BAGGY JUMPERS • by Geraldine McCarthy

If I buy the jumpers baggy, my mother mightn’t notice.

I rifle through the knitwear in Penney’s. Saturday after lunch and it’s manic — young ones jostling, women aiming buggies like weapons.

Mam let me come to the city, but I had a hard job convincing her.

“It’s the first week of a new school year,” she said. “Haven’t I already spent a fortune kitting you out?”

I don’t want to think of expense. Not now. In fact, if I could drown out everything, I’d be fine.

That Saturday night in June replays in my mind. I passed out cold after swigging vodka behind the parish hall, disco music blaring from inside. I won’t be touching the drink again for a good long time.

“Sorry, love.” A stout woman, tanned and tattooed, elbows me aside and makes a grab for the navy jumpers, size sixteen. I take two of the same and zigzag my way to the till.

The cashier bags my items, and snaps the twenty euro from my palm. “Tanks, love.” Is it my imagination, or does she glance twice at my belly?

Exhaustion washes over me. I need to sit down, preferably with an Americano. I head to the shopping centre, grab a coffee, and sink onto the communal seats in the middle of the aisle. A woman with a huge bump plonks herself next to me. My coffee goes down the wrong way, and she asks, as she shifts uncomfortably on the bench, if I am okay.

I nod and flee to the loo. In the safety of the cubicle, I read Mam’s text: What bus will you be home on?

Truth be told, I don’t know. I crouch there for a while. Someone impatiently raps on the door. Blow them.

I gather my bags, make my way out onto the street, and zombie-walk towards the station. But I baulk at the thought of going home. The river calls, and I cross at the pedestrian lights, pensioners and couples and children thronging around me. The waters of the Lee swoop and swirl, dark and inviting. I stop at the railing and stare into its depths, oblivious to honking horns and flashing lights.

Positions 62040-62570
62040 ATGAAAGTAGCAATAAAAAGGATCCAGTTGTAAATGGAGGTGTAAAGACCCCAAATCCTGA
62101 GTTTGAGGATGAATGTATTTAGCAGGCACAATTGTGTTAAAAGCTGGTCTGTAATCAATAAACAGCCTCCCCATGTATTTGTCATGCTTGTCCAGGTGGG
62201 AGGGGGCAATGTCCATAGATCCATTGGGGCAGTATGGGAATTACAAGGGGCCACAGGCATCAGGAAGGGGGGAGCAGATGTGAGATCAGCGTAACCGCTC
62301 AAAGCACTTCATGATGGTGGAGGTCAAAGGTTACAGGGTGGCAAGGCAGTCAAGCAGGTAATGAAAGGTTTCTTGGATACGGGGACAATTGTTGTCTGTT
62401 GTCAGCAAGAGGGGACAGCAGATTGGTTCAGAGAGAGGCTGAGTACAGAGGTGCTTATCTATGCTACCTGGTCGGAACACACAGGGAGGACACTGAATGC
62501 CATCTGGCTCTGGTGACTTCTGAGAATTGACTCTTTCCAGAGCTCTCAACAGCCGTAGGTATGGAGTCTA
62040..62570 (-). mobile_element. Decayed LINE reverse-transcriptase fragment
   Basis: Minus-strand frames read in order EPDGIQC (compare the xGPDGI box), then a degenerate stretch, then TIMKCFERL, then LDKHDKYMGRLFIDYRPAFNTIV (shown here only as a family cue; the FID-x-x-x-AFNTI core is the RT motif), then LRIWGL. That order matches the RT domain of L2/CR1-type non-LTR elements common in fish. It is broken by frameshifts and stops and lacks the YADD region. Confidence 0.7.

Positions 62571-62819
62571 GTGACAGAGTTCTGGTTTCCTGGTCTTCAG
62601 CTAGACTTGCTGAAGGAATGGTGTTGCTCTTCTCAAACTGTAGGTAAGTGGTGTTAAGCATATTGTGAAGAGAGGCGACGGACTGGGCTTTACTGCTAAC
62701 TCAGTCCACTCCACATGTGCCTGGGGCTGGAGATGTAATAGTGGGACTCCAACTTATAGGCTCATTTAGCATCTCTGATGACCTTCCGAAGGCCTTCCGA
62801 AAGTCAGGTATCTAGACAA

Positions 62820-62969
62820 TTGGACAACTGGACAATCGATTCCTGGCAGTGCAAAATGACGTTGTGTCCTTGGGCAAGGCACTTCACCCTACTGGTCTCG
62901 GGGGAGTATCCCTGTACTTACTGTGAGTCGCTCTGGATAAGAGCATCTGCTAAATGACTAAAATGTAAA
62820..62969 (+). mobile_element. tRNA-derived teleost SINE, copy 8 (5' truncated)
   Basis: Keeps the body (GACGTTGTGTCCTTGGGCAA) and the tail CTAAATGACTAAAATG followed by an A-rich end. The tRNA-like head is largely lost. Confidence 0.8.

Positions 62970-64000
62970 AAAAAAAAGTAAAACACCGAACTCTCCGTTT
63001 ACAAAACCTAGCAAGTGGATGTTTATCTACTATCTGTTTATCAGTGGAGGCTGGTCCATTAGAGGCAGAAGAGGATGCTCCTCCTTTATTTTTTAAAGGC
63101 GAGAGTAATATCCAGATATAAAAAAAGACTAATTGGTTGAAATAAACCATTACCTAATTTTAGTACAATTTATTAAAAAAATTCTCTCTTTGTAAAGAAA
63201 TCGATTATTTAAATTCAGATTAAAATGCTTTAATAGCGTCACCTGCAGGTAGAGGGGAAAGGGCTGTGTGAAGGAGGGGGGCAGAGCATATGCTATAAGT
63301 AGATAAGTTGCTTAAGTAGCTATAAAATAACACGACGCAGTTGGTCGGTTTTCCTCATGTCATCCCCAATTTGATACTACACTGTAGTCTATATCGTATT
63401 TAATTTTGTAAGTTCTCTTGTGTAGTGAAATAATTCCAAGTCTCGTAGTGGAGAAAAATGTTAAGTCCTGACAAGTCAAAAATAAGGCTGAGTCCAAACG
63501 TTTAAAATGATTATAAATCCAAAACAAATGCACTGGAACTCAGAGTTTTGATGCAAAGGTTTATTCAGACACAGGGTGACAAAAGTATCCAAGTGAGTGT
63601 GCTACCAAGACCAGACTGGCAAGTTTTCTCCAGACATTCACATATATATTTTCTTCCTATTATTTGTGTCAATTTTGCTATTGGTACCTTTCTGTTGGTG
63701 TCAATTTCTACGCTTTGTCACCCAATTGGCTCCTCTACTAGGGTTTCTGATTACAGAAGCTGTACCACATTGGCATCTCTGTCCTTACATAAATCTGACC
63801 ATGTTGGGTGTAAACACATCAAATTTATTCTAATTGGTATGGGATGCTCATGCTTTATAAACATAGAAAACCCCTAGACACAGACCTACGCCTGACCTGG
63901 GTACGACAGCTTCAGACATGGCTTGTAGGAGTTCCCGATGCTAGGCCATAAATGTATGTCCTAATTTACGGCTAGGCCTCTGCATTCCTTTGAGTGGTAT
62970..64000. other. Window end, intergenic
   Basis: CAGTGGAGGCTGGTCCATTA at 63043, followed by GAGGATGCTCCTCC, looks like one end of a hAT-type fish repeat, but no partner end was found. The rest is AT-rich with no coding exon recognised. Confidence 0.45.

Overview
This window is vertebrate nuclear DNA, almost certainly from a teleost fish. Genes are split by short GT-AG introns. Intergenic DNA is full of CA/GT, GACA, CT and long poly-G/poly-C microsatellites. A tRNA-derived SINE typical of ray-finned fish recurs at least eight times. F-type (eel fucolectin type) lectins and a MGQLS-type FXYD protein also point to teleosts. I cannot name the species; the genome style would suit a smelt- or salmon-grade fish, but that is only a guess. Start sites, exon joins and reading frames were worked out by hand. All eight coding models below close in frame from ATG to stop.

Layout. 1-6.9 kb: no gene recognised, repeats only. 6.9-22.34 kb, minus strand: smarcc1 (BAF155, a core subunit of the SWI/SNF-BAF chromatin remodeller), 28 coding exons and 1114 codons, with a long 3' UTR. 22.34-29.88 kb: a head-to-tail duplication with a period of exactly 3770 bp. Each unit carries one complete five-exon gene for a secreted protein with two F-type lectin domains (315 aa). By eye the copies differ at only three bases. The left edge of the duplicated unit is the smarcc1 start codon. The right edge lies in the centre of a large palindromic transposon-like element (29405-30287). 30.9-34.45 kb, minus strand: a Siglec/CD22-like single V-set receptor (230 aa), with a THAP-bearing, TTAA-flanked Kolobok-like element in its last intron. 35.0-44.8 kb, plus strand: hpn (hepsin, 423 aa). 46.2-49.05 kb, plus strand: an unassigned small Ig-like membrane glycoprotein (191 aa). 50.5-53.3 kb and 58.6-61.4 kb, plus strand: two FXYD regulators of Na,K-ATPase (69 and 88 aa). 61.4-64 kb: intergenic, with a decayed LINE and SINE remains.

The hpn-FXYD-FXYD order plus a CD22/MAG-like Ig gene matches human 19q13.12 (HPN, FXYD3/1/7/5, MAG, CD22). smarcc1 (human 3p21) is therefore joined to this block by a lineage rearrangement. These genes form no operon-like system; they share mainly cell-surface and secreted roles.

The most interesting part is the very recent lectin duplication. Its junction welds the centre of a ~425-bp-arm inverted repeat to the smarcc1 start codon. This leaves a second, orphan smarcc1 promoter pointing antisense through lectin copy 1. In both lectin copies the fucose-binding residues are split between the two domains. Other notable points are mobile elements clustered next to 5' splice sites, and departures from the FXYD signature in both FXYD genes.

“Are you all right, love?” An old lady’s hand touches my shoulder. She is wrapped in an expensive wool coat, camel-coloured and well-cut.

“Ah, yes, I got lost in thought.”

Her eyes are soft, kind. “On your own, are you?”

I glance at my watch. “Yes, I’m in a rush for the six o’clock bus, actually.” I pick up my bags. “I’m fine.”

She smiles. “Well, safe journey.”

I run down to the next set of lights and cross to the station. A minute to six. I’m the last person to board the bus. The driver scrutinises my ticket as if I were a fraudster of the highest order. I suppose I am.

“You’re under sixteen?”

“I am,” I whisper.

Thankfully the young lad next to me is listening to music on his phone. He taps his right leg to the rhythm. I set my alarm for an hour later. Little chance of sleep, with my mind churning like a washing machine.

Deep down, maybe I hadn’t come to Cork for the baggy jumpers? Maybe I’d come for the river? Chickened out at the last moment. Should I be grateful to that old lady, or should I resent her?

On your own, are you? Well, I wasn’t. Not strictly speaking. There was Mam. We used to have a bond. As the bus moves down Patrick Street, I spot a toddler licking an ice cream. Mam used to buy me a cone at the Centra every Sunday, summer and winter. We didn’t have much, but that was my treat. The relationship hit black ice once I turned twelve and started to answer back. But Mam would support me now. Once she digested the news. The hardest bit for her would be going to Mass, wondering if the other parishioners were judging her. Again. History repeating itself.

The alarm buzzes, and I pull myself out of a disturbed half-sleep.

Mam meets me at the bus, looking tired and harassed, and we sit into her car. Before I can intervene, she pulls the jumpers out of the bag. “Sixteen? You got the wrong size! God, you shouldn’t be allowed out.”

It’s true. I shouldn’t be let out. And haven’t I the proof of it?

“We’ll have to go up again to exchange them.” She shakes her head.

I take a deep breath and look directly at her. “I don’t think we will, Mam. I don’t think we will.”

Geraldine McCarthy lives in West Cork in the Republic of Ireland. In a former life she was involved in tutoring, lecturing, translation and research. She has been writing short stories and flash fiction for two years now. Her work has been published in The Fable Online, The Incubator Journal, Seven Deadly Sins: a YA Anthology (Gluttony and Wrath), Scarlet Leaf Review and Brilliant Flash Fiction.

Thank you for your Patreon support; it means a lot to us.

Rate this story:
 average 4 stars • 27 reader(s) rated this

Every Day Fiction